Originally published at: http://www.sitepoint.com/dont-make-think-revisited/
Back in May, I wrote a review of the classic UX book by Steve Krug, Don’t Make Me Think.
After reading the review, Steve was kind enough to send me the updated version, written in late 2013, as named in the title which covers mobile web and app UX too. Mobile is of course very important to every web designer these days, as more and more of us access the web on our various devices. The first edition of the book was penned back in 2000, so as Steve points out, “the world has changed” and “technology got its hands on some steroids”.
Not only do we now access the web on substantially smaller screens, but the web has continued to improve in leaps and bounds, usability itself has gone mainstream and computers are now significantly faster. I could go on, we now have the cloud, for example, which allows us to be able to store files for access from any location.
Timeline showing the release dates of Don’t Make Me Think’ and what’s occurred since.
While Don’t Make Me Think has remained hugely popular in the design community since it was first published, mobile has meant that the time was right for an updated version. As I mentioned in my first review, the book is quite timeless in the advice that it gives, but the additional information will ensure that it remains a firm favorite for many years still to come.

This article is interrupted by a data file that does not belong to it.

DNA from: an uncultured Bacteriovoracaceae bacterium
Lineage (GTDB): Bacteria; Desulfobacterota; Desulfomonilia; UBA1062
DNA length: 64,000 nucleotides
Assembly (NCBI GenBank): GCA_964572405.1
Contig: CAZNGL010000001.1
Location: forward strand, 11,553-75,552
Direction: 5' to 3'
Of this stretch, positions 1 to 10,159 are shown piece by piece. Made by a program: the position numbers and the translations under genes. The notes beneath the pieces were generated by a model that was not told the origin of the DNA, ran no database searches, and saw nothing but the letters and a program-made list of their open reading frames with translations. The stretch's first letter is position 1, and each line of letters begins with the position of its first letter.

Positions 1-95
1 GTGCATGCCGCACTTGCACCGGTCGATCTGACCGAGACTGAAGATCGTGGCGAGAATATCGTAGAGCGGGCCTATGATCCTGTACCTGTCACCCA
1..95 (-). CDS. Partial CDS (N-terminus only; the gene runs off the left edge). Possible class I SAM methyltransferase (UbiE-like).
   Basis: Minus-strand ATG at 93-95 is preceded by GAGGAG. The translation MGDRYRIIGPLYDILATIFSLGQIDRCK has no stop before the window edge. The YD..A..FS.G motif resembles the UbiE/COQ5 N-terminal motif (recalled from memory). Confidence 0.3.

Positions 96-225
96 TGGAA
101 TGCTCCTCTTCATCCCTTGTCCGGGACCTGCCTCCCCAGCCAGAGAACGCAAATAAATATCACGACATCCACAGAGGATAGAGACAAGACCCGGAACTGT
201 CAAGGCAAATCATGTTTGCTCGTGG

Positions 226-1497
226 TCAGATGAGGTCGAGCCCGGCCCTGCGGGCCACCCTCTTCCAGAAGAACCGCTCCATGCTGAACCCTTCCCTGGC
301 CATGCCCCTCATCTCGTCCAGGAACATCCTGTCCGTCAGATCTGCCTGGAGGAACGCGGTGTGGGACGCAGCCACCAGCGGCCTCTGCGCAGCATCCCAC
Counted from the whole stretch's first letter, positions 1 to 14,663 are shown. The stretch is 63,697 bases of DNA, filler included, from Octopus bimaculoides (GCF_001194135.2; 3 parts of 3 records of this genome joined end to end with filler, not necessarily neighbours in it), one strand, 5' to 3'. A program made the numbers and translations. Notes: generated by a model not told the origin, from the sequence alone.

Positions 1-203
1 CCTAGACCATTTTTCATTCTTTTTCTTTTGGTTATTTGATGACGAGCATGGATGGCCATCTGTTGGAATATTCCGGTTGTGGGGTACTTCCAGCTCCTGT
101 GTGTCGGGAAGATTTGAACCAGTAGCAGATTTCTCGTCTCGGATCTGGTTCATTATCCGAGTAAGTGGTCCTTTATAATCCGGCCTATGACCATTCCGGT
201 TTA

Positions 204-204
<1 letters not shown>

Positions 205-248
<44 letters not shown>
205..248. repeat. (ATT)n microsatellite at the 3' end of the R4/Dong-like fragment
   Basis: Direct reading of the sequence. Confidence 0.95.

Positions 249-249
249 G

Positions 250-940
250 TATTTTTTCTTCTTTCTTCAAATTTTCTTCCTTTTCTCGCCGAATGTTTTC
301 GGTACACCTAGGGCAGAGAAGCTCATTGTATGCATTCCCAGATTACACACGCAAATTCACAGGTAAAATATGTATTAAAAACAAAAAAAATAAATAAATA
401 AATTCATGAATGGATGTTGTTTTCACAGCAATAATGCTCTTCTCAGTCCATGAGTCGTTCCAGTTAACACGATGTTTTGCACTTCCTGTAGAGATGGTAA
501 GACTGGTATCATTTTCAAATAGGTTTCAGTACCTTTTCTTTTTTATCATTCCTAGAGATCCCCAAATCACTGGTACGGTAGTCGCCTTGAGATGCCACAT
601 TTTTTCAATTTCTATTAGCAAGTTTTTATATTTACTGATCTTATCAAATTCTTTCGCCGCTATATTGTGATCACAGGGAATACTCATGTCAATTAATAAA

What’s New in ‘Don’t Make Me Think Revisited’?
For the most part, there’s one main change that you will find useful in the updated version of the book and that’s the additional of a chapter on mobile: Chapter 10 – Mobile: It’s not just a city in Alabama anymore - Welcome to the 21st Century – you may experience a slight sense of vertigo.
Phones had been gradually getting smarter for years, gathering in desk drawers and plotting amongst themselves. But it wasn’t until the Great Leap Forward that they finally achieved conciousness.
He is, of course, referencing the introduction of the iPhone in June 2007 and this is relevant as he also points out several times in the book what impact Steve Jobs and Jonathan Ive had on UX. Thanks to them, it’s gone mainstream and now, even business people understand its relevance, even if they don’t really get the discipline itself.
With better smartphones, the mobile web and faster processing power came problems though, the first of which being the issue of trying to squeeze a web page onto a tiny screen. Apple came up with the idea of being able to pinch and scroll and a great browser interface, but it was essentially the ability for tiny computers to respond to requests quickly that made it all useful.